Tag Archives: Louise Lasser

Woody Allen – Every Thing You Always Wanted to Know About Sex * But Were Afraid to Ask (1972)

Synopsis:
Seven segments related to one another only in that they all purport to be based on sections of the book by David Reuben. The segments range from “Do Aphrodisiacs Work?” in which a court jester gives an aphrodisiac to the Queen and is, in the end, beheaded to “What Happens During Ejaculation?” in which we watch “control central” during a successful seduction. Read More »

Amos Kollek – Fast Food Fast Women (2000)

Quote:
Amos Kollek directs this quiet, understated comedy about lonely hearts and empty pockets in New York. Pushing 40, Bella (Anna Thomson) works as a waitress at small downtown diner in Manhattan. Her elderly regulars include Paul (Robert Modica), a lovelorn retiree who scours the personal ads and his ill-tempered buddies Seymour (Victor Argo) and Graham (Mark Margolis), who are more than a little disparaging toward Paul’s attempts at finding love. Involved in a 12-year relationship with married Broadway theater director George (Austin Pendleton), Bella craves marriage and children. On a blind date set up by her mother, Bella meets Bruno, a divorced cabbie and fledgling novelist with two young children. Meanwhile, Paul meets ready-and-willing widow Emily (Louise Lasser), while Seymour shacks up with Wanda (Valerie Geffner), a stripper with a master’s degree. Read More »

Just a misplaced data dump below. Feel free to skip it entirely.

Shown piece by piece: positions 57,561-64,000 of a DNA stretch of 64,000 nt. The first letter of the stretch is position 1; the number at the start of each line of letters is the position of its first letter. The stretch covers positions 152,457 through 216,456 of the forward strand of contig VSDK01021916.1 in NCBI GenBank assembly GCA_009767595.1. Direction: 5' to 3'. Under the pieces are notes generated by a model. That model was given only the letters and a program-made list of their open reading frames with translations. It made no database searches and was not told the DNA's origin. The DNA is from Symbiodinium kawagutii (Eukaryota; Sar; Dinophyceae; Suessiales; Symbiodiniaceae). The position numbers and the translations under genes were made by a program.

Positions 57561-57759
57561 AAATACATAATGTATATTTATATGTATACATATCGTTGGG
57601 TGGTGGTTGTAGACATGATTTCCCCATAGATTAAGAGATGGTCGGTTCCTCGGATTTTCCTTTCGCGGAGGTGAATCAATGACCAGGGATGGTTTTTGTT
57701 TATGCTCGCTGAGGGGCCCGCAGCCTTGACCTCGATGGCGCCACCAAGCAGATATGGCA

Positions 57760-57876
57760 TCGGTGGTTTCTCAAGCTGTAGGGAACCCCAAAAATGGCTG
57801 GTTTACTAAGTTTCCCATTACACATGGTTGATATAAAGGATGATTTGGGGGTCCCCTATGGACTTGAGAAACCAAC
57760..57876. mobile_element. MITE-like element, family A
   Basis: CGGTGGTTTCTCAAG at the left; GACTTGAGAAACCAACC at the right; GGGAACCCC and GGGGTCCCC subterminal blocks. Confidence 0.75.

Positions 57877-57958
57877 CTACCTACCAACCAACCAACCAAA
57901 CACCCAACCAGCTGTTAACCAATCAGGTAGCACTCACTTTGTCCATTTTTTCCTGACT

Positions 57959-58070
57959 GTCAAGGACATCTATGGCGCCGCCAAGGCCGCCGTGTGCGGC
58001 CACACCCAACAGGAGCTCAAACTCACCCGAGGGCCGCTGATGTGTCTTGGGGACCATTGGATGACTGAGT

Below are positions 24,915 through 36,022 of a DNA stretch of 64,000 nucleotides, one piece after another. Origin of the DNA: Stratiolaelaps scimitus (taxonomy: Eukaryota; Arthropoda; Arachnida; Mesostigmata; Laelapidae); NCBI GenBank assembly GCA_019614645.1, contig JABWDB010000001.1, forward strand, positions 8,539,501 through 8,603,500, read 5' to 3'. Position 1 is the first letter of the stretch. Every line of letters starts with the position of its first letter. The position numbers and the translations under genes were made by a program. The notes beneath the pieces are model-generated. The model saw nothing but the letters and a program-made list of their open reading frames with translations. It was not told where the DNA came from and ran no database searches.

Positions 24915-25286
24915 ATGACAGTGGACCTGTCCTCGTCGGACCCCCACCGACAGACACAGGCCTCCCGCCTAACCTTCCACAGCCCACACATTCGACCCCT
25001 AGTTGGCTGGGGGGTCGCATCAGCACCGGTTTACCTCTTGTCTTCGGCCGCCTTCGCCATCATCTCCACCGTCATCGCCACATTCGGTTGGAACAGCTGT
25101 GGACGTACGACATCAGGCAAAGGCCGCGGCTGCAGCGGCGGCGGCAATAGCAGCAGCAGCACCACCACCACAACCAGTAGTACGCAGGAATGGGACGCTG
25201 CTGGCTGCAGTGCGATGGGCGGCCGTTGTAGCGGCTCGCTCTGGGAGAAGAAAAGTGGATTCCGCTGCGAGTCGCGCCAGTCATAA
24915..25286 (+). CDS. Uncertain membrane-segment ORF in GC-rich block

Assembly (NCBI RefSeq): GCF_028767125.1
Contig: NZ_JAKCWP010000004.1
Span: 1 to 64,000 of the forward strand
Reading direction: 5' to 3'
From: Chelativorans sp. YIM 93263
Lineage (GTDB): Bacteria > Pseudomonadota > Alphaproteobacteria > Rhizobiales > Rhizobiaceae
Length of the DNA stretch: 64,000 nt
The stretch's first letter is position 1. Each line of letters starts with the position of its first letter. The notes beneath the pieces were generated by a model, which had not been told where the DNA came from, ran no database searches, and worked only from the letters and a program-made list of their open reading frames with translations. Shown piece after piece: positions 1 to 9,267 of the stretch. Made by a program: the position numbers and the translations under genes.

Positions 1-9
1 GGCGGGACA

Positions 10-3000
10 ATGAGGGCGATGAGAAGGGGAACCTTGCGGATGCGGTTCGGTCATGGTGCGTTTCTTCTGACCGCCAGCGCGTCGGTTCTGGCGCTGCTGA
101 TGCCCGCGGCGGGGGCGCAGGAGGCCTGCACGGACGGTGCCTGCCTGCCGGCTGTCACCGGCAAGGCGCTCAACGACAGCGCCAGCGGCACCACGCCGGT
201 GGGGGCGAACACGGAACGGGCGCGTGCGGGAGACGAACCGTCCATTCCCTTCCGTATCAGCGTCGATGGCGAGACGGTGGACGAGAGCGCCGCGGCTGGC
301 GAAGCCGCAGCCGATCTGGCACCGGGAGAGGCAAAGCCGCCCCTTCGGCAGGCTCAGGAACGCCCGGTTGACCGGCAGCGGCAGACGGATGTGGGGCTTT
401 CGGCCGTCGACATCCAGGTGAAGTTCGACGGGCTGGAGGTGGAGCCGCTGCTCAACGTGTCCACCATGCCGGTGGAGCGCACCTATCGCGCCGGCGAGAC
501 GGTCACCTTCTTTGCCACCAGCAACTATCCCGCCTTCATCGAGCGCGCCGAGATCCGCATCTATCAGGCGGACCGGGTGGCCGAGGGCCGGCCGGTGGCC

Woody Allen – Bananas (1971)


29f7c043f76a2bde437fd0d52a185152

One of Woody Allen’s earlier, more slapstick-oriented efforts, Bananas tells the story of Fielding Mellish (Allen), a neurotic New Yorker who follows the object of his affections, Nancy (Louise Lasser), to the fictional Central American country of San Marcos, where she is involved in a revolution. Nancy wants nothing to do with Fielding, but he soon becomes a guest of the country’s dictator (Carlos Montalban), before accidentally becoming the leader of San Marcos himself. Fielding is eventually shipped back to the US and tried as a subversive, but being that this is a comedy, and an especially light one at that, everything works out in the end. A far cry from Allen’s later, more somber films, Bananas still works as an often hilarious amalgam of sight gags, one-liners, and bizarre asides. — Don Kaye Read More »